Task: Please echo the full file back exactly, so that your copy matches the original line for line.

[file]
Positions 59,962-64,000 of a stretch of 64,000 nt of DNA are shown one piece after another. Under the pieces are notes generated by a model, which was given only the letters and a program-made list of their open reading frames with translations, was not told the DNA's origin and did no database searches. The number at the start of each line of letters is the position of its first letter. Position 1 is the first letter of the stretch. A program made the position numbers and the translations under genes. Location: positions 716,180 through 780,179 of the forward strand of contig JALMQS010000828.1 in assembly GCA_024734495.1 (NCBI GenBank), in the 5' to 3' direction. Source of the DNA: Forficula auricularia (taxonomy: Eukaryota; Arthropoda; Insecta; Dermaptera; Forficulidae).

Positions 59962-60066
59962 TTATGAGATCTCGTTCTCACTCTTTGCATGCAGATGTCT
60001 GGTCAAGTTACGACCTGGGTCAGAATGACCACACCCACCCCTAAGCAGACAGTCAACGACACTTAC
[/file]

Positions 59,962-64,000 of a stretch of 64,000 nt of DNA are shown one piece after another. Under the pieces are notes generated by a model, which was given only the letters and a program-made list of their open reading frames with translations, was not told the DNA's origin and did no database searches. The number at the start of each line of letters is the position of its first letter. Position 1 is the first letter of the stretch. A program made the position numbers and the translations under genes. Location: positions 716,180 through 780,179 of the forward strand of contig JALMQS010000828.1 in assembly GCA_024734495.1 (NCBI GenBank), in the 5' to 3' direction. Source of the DNA: Forficula auricularia (taxonomy: Eukaryota; Arthropoda; Insecta; Dermaptera; Forficulidae).

Positions 59962-60066
59962 TTATGAGATCTCGTTCTCACTCTTTGCATGCAGATGTCT
60001 GGTCAAGTTACGACCTGGGTCAGAATGACCACACCCACCCCTAAGCAGACAGTCAACGACACTTAC